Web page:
To emphasize that we have survived all of this before is not to minimize the potential suffering ahead. Indeed, those who engage in tone policing while calmly urging others to keep an open mind and take a wait-and-see approach to Trump are unlikely to be members of the populations that he has threatened. The hope that Trump’s hateful proposals may not become actualized provides little comfort in the face of emboldened masculine white supremacy, manifested in the spike in hate crimes after the election.
To put the results of the election bluntly, some voters who do not belong to any of the populations that Trump has threatened have chosen to gamble on an anti-establishment presidency at the possible expense of the rest of us. This lack of empathy for neighbors facing the threat of violent social exclusion—and the failure to grasp what is at stake for truly vulnerable populations—is precisely the obstacle to social justice that must be understood and overcome in the United States.
1. The U.S. Supreme Court determined in Johnson v. M’Intosh (1823) that in light of the discovery doctrine, Native Americans no longer possessed title to their lands and retained only the right of occupancy. Subsequent Supreme Court cases upheld the federal government’s plenary power over Indian affairs—that is, the authority to impose its will upon Indigenous nations even if it contradicts prior treaties. Here, see Ex parte Crow Dog (1883), United States v. Kagama (1886), and Lone Wolf v. Hitchcock (1903). For an introduction to the Dawes General Allotment Act and its legacies, see Hoxie 2001 and Ruppel 2008.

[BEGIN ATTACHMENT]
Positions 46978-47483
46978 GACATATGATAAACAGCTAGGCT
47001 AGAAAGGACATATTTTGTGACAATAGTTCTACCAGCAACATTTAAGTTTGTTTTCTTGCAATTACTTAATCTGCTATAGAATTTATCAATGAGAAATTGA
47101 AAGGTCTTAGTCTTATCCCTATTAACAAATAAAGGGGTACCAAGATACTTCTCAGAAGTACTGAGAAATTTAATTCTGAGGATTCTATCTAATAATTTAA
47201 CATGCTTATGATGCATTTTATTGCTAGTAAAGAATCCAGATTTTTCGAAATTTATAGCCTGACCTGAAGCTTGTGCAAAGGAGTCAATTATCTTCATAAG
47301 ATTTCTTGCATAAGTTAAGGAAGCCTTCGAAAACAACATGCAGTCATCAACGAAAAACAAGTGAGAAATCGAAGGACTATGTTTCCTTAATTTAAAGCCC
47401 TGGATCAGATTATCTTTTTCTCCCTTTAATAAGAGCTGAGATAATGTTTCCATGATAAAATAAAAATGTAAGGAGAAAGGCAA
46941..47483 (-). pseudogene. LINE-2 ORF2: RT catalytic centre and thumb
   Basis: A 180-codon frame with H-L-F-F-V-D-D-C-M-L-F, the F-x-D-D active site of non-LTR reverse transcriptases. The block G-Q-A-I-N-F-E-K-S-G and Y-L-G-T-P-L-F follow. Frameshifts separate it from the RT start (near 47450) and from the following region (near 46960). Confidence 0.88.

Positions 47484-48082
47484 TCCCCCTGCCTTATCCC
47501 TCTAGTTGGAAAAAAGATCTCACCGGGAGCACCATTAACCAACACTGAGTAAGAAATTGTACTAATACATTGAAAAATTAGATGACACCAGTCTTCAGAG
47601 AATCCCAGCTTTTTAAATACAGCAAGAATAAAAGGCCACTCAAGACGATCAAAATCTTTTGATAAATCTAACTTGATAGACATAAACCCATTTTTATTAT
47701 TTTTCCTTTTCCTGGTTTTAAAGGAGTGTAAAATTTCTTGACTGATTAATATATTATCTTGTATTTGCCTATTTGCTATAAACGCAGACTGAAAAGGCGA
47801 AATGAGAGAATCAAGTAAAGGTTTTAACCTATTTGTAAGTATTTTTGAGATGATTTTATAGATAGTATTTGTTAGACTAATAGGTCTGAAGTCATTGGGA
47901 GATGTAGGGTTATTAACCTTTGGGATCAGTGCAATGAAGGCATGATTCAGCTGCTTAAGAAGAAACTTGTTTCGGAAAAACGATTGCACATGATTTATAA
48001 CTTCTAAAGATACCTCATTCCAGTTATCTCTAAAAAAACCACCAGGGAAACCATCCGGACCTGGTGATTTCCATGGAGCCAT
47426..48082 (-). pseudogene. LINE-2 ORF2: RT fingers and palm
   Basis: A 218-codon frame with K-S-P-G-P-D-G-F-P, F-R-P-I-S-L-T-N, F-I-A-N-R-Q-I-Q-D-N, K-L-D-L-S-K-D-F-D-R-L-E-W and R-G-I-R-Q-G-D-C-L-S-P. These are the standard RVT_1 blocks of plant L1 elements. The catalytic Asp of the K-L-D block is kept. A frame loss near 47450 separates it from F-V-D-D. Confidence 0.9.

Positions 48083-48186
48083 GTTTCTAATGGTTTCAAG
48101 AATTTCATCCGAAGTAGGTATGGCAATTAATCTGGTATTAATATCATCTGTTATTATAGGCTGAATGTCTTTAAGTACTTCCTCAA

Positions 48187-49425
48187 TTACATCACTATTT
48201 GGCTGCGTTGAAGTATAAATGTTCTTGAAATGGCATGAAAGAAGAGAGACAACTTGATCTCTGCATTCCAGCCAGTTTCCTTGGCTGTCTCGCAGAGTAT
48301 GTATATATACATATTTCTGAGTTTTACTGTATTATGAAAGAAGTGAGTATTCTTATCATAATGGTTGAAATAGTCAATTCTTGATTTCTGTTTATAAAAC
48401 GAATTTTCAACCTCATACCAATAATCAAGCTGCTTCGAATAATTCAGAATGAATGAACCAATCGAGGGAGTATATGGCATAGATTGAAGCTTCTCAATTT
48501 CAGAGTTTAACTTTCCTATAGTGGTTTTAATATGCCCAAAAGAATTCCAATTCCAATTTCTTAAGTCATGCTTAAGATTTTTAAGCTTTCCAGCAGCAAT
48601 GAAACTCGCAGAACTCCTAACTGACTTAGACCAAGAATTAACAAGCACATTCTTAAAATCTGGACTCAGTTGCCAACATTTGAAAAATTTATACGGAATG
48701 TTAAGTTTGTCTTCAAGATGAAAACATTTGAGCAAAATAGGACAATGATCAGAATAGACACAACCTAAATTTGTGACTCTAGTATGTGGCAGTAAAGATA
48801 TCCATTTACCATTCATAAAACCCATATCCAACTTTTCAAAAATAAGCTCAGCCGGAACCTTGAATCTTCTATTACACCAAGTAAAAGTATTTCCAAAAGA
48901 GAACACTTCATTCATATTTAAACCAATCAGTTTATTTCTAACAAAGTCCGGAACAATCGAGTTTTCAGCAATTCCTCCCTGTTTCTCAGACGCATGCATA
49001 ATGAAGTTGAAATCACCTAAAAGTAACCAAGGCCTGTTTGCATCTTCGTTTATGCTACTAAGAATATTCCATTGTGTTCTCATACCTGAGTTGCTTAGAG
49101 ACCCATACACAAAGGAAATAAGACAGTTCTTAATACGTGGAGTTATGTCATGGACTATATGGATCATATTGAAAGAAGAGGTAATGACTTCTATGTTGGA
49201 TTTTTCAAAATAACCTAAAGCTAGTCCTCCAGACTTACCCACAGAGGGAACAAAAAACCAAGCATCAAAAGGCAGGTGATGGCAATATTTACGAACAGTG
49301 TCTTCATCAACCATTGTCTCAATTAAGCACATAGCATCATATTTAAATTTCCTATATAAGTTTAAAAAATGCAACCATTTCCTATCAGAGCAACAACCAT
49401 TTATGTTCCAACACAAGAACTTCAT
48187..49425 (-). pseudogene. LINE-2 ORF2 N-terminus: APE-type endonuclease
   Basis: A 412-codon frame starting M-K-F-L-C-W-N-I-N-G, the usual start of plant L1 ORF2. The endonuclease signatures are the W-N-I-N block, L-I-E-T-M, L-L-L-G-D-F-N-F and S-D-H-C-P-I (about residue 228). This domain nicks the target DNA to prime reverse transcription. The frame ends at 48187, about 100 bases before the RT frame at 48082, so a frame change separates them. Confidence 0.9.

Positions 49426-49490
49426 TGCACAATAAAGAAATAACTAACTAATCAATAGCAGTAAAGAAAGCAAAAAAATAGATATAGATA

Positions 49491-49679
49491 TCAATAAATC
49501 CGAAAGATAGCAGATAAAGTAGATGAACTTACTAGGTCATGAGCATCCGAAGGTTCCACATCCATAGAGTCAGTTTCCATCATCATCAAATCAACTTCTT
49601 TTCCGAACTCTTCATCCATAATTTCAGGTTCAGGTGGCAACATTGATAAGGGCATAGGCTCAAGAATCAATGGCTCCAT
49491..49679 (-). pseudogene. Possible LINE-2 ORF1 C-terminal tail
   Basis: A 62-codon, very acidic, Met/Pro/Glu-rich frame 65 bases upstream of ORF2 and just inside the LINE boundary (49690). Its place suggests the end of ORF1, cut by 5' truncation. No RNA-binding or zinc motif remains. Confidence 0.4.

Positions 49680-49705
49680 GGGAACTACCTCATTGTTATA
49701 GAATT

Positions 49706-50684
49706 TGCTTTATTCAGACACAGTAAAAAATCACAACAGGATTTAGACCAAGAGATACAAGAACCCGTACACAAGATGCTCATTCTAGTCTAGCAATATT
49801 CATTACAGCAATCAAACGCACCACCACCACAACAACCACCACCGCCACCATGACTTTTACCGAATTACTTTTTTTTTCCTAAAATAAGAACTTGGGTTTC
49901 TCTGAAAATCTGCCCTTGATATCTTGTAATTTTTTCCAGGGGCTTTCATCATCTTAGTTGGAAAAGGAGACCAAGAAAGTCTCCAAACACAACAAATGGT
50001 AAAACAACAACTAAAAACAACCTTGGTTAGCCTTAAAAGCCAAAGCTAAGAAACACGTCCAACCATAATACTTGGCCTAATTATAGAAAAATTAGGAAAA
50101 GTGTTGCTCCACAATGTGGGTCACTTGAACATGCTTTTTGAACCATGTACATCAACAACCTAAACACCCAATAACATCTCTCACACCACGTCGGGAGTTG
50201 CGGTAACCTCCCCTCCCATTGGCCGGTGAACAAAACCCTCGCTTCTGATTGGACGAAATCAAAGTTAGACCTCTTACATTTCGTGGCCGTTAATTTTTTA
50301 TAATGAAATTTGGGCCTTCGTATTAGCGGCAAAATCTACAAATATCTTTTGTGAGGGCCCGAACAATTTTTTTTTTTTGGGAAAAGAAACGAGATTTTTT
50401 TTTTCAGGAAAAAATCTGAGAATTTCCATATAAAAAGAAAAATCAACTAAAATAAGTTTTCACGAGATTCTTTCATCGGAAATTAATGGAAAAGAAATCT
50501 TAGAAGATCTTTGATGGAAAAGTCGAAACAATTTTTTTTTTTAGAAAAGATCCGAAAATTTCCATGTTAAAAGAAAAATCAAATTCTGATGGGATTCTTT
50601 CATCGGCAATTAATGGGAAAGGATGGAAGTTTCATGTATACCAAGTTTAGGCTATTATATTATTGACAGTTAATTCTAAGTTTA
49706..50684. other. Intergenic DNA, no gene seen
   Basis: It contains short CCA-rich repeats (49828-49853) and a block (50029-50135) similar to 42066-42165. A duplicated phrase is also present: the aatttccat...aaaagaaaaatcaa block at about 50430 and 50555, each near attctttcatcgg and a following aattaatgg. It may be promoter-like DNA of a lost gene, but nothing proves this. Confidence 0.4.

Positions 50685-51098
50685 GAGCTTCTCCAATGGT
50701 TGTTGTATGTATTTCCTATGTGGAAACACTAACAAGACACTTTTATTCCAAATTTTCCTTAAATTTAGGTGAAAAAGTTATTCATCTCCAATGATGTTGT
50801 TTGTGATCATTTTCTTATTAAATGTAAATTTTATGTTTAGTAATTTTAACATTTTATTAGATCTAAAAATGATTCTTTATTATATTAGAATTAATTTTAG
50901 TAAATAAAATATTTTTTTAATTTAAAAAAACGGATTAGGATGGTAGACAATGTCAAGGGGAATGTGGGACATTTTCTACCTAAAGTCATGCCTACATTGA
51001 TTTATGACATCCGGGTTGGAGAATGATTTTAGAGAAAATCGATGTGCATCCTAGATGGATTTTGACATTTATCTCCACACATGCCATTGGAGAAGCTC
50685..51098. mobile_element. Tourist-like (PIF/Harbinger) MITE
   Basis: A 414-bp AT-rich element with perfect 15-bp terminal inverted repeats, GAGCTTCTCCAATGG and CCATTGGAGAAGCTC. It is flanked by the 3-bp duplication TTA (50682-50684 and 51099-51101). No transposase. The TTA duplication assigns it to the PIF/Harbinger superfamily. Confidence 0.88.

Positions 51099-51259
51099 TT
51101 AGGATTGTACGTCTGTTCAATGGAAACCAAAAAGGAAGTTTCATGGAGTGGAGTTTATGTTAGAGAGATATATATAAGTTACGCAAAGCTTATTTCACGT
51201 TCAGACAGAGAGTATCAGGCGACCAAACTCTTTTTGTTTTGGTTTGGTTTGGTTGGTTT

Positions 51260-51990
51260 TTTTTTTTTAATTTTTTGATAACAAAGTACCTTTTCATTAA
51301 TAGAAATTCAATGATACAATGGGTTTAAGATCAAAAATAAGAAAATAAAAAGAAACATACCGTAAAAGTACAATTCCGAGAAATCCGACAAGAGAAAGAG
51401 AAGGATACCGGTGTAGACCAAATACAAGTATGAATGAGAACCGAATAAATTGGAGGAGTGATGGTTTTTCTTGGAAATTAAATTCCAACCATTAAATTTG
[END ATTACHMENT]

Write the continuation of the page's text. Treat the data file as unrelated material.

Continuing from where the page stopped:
Anderson, Carol. 2016. White Rage: The Unspoken Truth of Our Racial Divide. New York: Bloomsbury.
Dudas, Jeffrey R. 2008. The Cultivation of Resentment: Treaty Rights and the New Right. Stanford, Calif.: Stanford University Press.
Hoxie, Frederick E. 2001. A Final Promise: The Campaign to Assimilate the Indians, 1880–1920. 2nd edition. Lincoln: University of Nebraska Press. Originally published in 1984.
Lipsitz, George. 2006. The Possessive Investment in Whiteness: How White People Profit from Identity Politics. Revised edition. Philadelphia: Temple University Press. Originally published in 1998.
Madley, Benjamin. 2015. “Reexamining the American Genocide Debate: Meaning, Historiography, and New Methods.” American Historical Review 120, no. 1: 98–139.
Painter, Nell Irvin. 2010. The History of White People. New York: W. W. Norton.
Ruppel, Kristin T. 2008. Unearthing Indian Land: Living with the Legacies of Allotment. Tucson: University of Arizona Press.
Wolfe, Patrick. 2006. “Settler Colonialism and the Elimination of the Native.” Journal of Genocide Research 8, no. 4: 387–409.